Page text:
When we first got to live in Europe, we landed in a place that was lovely but not quite our vibe. We visited many cities until finding one that felt right for us.

We made it home, and really enjoy both the comfort of being around like-minded people and the challenge of being in a new, diverse place. The streets are full of people with very different backgrounds, often speaking different languages. What we all have in common is a commitment to living in a just, peaceful, cosmopolitan society.

It takes some effort to build new social bubbles, but it is a delight compared to the “easy” hegemony of our prior homes in US cities.

Naturally, I find Europeans have been much faster to move to Mastodon and other services in the open social internet. Americans, to over-generalize, find it much more intimidating and prefer the ease of staying on Twitter, despite the oligarch-driven social decay.

I joined Twitter on October 12, 2006 (only a few weeks after Facebook).

I joined Diaspora on October 12, 2011.

I joined on October 7, 2016.

This October, to celebrate Elon Musk buying Twitter, I created another mastodon account on, and intend to finally make the fediverse a regular part of my umwelt. UPDATE: I did.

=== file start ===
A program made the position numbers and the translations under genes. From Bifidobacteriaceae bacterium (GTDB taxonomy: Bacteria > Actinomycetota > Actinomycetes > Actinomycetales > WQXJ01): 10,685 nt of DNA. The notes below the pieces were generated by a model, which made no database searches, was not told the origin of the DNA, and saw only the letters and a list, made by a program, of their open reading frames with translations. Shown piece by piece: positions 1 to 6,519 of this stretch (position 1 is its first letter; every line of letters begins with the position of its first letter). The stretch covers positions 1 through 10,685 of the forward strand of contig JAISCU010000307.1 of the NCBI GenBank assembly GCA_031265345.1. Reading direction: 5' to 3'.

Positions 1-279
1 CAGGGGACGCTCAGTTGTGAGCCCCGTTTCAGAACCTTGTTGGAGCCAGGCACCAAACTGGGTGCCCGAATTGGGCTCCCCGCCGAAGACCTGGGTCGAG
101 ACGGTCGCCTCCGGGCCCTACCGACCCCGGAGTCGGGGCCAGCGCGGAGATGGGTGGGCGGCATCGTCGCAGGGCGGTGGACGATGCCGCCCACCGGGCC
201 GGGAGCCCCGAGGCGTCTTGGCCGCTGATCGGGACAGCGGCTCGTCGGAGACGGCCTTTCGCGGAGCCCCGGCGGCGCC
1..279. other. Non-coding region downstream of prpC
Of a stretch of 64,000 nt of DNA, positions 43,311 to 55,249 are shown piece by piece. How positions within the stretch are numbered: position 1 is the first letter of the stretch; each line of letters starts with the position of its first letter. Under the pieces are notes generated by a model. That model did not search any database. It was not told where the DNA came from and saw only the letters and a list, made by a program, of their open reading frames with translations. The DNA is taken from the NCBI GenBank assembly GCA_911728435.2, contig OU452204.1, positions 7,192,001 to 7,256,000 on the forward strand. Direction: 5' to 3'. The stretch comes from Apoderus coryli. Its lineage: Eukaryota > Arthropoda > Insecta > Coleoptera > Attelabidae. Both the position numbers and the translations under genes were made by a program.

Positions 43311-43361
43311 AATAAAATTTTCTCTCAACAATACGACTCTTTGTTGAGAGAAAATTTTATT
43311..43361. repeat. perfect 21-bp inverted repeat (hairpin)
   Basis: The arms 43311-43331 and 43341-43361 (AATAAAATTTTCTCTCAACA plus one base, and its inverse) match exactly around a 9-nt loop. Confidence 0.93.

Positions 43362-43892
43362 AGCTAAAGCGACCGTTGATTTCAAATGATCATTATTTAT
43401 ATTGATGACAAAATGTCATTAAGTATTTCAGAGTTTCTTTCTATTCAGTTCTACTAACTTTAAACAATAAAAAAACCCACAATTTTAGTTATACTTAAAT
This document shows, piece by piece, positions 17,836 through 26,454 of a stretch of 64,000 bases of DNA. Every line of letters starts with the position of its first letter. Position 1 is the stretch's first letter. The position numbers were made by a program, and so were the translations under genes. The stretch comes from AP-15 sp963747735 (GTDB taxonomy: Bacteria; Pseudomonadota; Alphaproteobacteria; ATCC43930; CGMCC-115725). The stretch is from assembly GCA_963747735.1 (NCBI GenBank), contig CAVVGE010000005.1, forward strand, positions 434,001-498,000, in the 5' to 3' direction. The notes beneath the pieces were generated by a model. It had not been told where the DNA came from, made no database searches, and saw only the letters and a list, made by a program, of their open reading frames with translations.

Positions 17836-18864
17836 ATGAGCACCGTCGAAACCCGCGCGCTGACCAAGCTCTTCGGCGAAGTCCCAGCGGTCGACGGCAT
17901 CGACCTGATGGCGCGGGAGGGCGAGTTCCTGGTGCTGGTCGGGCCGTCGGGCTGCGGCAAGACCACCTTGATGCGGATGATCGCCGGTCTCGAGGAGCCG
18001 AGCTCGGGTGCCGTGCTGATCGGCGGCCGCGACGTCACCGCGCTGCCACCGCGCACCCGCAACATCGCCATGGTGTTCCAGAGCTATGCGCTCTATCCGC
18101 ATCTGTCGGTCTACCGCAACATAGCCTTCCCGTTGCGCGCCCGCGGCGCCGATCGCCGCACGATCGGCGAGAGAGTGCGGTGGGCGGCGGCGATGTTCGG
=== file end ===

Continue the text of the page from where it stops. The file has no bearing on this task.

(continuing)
Our house features a view of the backstage loading area of the Carré Theater. It’s fun to watch the logistics of a wide variety of shows and their respective levels of technical support and security.

Today, I’m very amused to see the unusually nerdy crowd queued up for the Muse show, and lined up in front of our house hoping to see the band arrive. With lots of colored hair, slightly punk style, and not-very-Dutch somatotypes, they made me feel like I was back home on Seattle’s Capitol Hill.

Two podcast episodes brought tears to my eyes yesterday. First, John Green on sunsets is simply beautiful. Then This American Life documenting the end of Roe on the ground evoked that “you can never go back” nostalgia for a better America.

I’m getting used to riding on windy days, but it’s demoralizing when a wind turbine turns to look directly at me.

7 hours of sunlight in winter, 16 in summer. Living this far north really makes the seasons noticeable.